Let's consider how it is determined which class should be created. To do this, look at the source code further, namely, the find_sti_class method , into which the name of the type taken from the corresponding inheritance_column field is transferred , by default, as mentioned above, it is equal to type.

    As you can see, there is no special magic. Therefore, to solve the task, it was necessary to redefine the instantiate method so that instead of the value from the field, another one received from the linked table was transferred.

    The resulting solution was framed in the form of Gem-a. It works on the same principle as associations. ActiveRecord extends with an additional acts_as_ati method , which has the same syntax as the methodbelongs_to .

    @association_inheritance = {
      id: 0,
      field_name: params[:field_name] || :name,
      block: block_given? ? {|type| yield type } :{ |type| type },
      class_cache: {},
      alias: {}
    params.delete :field_name
    @association_inheritance[:association] = belongs_to(association_name, params)
    validates @association_inheritance[:association].foreign_key.to_sym, :presence => true
    before_validation :init_type

    In this method, a hash is formed with auxiliary information on communication, the relation itself and validators are also added. In addition, the instance is expanded with a number of helper methods + overload is actually performed.

    The overloaded method basically does not change; only the receipt of the class name based on the created relationship is added.

    params = self.association_inheritance          
    class_type =  if record.is_a? String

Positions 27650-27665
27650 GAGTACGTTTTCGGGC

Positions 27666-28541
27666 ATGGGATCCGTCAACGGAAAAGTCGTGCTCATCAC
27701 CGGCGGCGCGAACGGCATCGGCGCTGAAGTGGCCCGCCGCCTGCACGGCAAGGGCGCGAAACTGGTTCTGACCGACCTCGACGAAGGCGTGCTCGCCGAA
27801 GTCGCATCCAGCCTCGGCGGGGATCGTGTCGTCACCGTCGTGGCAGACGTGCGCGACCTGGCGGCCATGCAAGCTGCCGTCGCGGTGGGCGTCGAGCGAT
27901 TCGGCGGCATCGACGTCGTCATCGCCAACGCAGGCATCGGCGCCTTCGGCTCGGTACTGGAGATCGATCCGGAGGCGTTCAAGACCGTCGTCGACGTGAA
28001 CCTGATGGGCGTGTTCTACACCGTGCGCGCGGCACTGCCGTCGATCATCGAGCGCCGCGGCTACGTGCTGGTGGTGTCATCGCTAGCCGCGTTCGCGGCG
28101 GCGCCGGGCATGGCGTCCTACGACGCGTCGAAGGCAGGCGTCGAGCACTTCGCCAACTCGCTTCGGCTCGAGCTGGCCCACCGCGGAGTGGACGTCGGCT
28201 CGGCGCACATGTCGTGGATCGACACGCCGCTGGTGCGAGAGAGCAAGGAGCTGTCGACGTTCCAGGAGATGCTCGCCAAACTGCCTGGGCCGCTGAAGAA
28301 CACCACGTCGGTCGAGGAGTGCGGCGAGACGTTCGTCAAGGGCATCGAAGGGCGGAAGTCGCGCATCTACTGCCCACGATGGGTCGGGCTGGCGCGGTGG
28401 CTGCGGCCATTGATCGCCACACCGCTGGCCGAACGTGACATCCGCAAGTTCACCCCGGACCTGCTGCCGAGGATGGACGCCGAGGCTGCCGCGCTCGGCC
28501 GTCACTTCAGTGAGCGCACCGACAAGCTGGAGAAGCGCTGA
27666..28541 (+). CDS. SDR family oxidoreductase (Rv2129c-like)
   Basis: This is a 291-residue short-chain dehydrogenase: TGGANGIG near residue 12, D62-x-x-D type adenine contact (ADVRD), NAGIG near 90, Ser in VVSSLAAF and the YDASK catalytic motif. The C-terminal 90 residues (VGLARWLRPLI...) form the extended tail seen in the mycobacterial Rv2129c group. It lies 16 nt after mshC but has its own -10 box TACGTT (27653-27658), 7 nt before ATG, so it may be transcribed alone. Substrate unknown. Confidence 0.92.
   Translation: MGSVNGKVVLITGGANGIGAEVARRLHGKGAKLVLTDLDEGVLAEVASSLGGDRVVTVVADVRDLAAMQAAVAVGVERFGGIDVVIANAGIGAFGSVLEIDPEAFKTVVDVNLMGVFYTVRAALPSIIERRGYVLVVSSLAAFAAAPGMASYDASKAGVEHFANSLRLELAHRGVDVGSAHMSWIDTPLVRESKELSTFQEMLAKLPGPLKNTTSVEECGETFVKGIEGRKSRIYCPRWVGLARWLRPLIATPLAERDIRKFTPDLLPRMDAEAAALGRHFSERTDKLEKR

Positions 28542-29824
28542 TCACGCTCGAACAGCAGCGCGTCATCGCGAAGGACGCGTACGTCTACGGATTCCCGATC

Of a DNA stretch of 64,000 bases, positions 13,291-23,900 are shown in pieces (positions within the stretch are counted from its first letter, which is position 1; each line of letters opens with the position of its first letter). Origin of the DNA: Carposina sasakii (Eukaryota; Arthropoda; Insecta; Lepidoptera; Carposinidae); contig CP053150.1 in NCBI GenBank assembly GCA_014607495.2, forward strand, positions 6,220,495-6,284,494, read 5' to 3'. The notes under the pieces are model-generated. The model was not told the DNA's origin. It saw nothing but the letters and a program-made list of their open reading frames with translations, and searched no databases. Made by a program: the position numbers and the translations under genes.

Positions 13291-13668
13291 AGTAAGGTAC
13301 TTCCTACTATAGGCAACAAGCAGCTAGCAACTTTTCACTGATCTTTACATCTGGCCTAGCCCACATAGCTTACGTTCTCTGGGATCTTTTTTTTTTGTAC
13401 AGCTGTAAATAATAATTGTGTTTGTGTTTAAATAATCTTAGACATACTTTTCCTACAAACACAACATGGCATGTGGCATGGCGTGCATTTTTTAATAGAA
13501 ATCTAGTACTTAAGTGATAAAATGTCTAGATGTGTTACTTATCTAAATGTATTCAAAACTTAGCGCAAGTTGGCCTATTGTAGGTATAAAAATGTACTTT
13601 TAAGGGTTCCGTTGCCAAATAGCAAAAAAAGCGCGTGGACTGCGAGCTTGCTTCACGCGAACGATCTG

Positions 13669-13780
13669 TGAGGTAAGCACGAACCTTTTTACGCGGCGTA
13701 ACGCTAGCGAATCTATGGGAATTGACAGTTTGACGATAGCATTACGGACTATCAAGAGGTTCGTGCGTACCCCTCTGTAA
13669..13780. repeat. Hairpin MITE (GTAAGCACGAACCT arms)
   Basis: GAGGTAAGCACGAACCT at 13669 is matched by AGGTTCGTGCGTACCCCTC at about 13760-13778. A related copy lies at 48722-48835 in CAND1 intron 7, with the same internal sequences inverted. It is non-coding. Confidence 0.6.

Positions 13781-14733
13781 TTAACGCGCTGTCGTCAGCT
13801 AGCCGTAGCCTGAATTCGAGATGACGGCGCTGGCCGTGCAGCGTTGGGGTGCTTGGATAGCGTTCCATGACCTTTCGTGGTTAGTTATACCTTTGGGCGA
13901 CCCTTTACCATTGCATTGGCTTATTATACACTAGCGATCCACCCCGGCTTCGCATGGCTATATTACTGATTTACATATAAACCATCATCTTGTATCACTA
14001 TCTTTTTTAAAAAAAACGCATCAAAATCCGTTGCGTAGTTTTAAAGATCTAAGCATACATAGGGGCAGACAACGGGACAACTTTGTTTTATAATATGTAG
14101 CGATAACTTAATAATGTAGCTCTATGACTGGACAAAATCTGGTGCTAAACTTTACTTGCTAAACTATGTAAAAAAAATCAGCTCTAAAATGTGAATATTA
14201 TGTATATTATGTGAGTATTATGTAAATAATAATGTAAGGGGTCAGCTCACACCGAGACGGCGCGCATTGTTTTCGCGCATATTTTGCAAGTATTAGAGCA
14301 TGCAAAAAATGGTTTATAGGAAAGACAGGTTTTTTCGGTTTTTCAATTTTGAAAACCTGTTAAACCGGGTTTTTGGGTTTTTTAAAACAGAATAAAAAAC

(params[:alias][record.to_s.downcase.to_sym] || record).to_s.classify                        
      association = params[:association]            
      type_id = record[association.foreign_key.to_s]
      params[:class_cache][type_id] ||= begin
        inheritance_record = association.klass.find(type_id)       
        value = inheritance_record.send(params[:field_name].to_sym)     
        value = (params[:alias][value.to_s.downcase.to_sym] || value)              
      rescue ::ActiveRecord::RecordNotFound
    sti_class = find_sti_class(params[:block].call(class_type))

    This is where the main changes end. Using the resulting class, it turned out to implement STI through a linked table. This approach has a minus in performance (it was decided in some places by data caching), but at the same time it makes it possible to fully use polymorphism.

    Usage example:
    class PostType < ActiveRecord::Base
    class Post < ActiveRecord::Base
        attr_accessible :name
        acts_as_ati :type, :class_name => PostType,
            :foreign_key => :post_type_id,
            :field_name => :name do |type|       
    class ForumPost < Post
        attr_accessible :name    
        ati_type :forum
    class BlogPost < Post
        attr_accessible :name  
        ati_type :blog

    This solution is used in the work of the internal resource and so far has shown itself only on the positive side and has made it possible to make a code that is more readable and easy to support.

    Gem has not yet been hosted on rubygems, but it can be connected via Gemfile:
    gem 'ext_sti', :git => 'git://'
    either as a local copy
    gem 'ext_sti', :path => %path_to_ext_sti%